When it comes to US sports viewing, the National Football League reigns supreme. Yet the multi-billion dollar empire has seen notable decline in television ratings over 2016: pro football ratings were down 9% during the regular season and 6% during playoffs. As eyeballs move away from television, advertisers have sought to transfer TV ad dollars to digital platforms like Snapchat.

Last year, the NFL sponsored a Live Story for Super Bowl 50 and announced a full partnership with Snapchat in August. The deal created the first Discover channel for a professional sports league, and ensured a Live Story for each NFL game.

Brands were eager to advertise within these stories during the regular season—39% of the all Live Story ads observed over a one-month period were part of the NFL Live Stories. These ads were largely reflective of NFL sponsorships—Pepsi (the NFL’s biggest sponsor) and Gatorade (the NFL’s longest standing sponsor) owned 52% and 12% of all NFL Live Story ads, respectively. These ads also featured sponsored athletes: each Pepsi ad depicted Pittsburgh Steelers’ Lawrence Timmons riding across the frame on a Pepsi can while Gatorade ads showed Houston Texans’ J.J. Watt coaching non-athletes how to push tackling dummies.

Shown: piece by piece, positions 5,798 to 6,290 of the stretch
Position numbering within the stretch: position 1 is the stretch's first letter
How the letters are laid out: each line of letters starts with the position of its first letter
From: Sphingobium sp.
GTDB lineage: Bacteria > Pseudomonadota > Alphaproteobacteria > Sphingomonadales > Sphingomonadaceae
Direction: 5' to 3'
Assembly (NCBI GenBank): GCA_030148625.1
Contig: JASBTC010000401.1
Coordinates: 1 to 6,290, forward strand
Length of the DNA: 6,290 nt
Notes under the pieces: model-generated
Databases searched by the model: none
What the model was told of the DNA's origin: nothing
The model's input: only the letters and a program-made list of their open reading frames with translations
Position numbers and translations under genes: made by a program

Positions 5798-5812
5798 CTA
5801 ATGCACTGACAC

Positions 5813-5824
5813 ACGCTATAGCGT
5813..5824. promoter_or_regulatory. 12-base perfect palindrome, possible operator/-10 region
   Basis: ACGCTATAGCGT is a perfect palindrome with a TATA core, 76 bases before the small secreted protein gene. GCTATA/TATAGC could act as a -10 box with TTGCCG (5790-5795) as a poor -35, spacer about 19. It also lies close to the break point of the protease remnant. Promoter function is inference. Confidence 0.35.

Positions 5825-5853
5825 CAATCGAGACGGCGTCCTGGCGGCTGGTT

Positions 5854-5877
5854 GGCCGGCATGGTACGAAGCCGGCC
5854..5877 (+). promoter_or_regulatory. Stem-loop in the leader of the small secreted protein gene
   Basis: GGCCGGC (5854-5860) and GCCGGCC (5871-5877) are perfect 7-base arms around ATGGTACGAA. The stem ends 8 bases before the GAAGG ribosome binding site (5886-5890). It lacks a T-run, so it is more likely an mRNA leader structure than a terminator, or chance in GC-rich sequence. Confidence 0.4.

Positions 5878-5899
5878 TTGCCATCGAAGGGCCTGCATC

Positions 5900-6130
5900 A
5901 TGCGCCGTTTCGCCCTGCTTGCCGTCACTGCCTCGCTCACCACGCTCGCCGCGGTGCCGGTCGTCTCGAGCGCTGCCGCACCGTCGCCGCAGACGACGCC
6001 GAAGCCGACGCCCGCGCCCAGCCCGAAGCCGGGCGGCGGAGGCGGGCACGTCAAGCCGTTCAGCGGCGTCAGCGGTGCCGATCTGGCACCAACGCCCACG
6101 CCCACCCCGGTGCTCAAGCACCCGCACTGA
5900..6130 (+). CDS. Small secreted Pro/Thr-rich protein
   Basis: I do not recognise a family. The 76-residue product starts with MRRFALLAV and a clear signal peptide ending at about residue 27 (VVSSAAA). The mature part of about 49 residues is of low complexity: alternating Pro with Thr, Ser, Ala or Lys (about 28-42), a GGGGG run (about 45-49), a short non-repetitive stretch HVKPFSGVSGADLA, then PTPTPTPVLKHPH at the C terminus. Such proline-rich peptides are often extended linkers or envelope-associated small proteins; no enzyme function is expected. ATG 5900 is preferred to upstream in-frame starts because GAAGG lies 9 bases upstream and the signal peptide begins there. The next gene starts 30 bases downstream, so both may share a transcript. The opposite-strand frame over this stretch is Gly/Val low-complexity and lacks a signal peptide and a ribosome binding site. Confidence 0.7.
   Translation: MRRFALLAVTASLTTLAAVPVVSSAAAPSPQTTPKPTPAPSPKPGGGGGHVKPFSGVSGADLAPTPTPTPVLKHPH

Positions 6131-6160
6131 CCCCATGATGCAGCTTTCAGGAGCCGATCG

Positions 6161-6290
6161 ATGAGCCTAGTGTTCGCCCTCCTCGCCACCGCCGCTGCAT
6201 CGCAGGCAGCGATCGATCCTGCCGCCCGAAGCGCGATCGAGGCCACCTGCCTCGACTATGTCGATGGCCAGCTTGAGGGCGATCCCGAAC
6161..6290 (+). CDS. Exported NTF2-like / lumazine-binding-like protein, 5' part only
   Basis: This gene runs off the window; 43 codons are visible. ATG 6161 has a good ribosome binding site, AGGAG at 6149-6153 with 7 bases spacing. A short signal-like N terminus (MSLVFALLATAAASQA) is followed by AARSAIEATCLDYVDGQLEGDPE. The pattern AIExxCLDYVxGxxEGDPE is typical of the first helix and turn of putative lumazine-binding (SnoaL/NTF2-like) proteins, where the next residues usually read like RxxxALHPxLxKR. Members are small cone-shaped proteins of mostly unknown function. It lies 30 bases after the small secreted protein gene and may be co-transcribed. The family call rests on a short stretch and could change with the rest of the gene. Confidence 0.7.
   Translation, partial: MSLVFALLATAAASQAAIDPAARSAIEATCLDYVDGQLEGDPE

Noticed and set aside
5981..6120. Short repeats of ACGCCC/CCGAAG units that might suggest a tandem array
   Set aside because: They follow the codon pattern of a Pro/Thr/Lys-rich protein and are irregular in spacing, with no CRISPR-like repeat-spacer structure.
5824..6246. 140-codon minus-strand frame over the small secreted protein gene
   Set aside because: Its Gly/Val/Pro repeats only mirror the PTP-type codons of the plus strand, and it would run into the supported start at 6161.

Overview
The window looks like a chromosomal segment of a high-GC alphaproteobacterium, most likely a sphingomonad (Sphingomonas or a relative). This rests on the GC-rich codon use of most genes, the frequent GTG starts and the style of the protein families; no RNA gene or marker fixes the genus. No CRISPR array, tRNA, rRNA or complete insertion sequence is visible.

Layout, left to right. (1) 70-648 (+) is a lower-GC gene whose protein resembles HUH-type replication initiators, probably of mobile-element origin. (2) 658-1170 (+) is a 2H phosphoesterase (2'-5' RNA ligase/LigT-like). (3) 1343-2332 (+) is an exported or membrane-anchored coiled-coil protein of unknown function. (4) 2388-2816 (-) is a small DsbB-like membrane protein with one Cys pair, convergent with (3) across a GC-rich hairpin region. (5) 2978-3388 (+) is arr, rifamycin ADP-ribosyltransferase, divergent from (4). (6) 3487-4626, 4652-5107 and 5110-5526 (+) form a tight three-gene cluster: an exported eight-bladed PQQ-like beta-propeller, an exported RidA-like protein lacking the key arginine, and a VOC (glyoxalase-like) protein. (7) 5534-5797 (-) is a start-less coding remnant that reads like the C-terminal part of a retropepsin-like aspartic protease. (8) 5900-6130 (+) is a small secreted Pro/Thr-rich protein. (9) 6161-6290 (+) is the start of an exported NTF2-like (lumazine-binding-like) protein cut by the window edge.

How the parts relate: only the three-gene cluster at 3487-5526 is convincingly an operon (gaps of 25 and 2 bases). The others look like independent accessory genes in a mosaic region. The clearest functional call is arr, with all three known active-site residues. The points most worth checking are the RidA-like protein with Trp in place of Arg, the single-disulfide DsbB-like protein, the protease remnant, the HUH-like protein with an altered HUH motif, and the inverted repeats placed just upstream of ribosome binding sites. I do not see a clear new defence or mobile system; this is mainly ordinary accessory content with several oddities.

Super Bowl LI was no exception to these brands’ Snapchat ad dominance—Pepsi and Gatorade were the only brands to invest in Snapchat sponsored lenses. Pepsi’s lens allowed users to appear on a virtual jumbotron with Lady Gaga’s music, giving a nod to the halftime performer. Gatorade updated its lens from last year—which animated the Super Bowl tradition of pouring the beverage on the victor—to allow users to choose the drink color and show team allegiance.

While Gatorade was absent from Super Bowl Live Story advertisements, Pepsi was clearly invested in the channel and owned 29% of Live Story ads. The brand’s ads again focused on the Halftime Show, allowing users to swipe up to watch behind-the-scenes footage from Gaga’s wildly successful performance.

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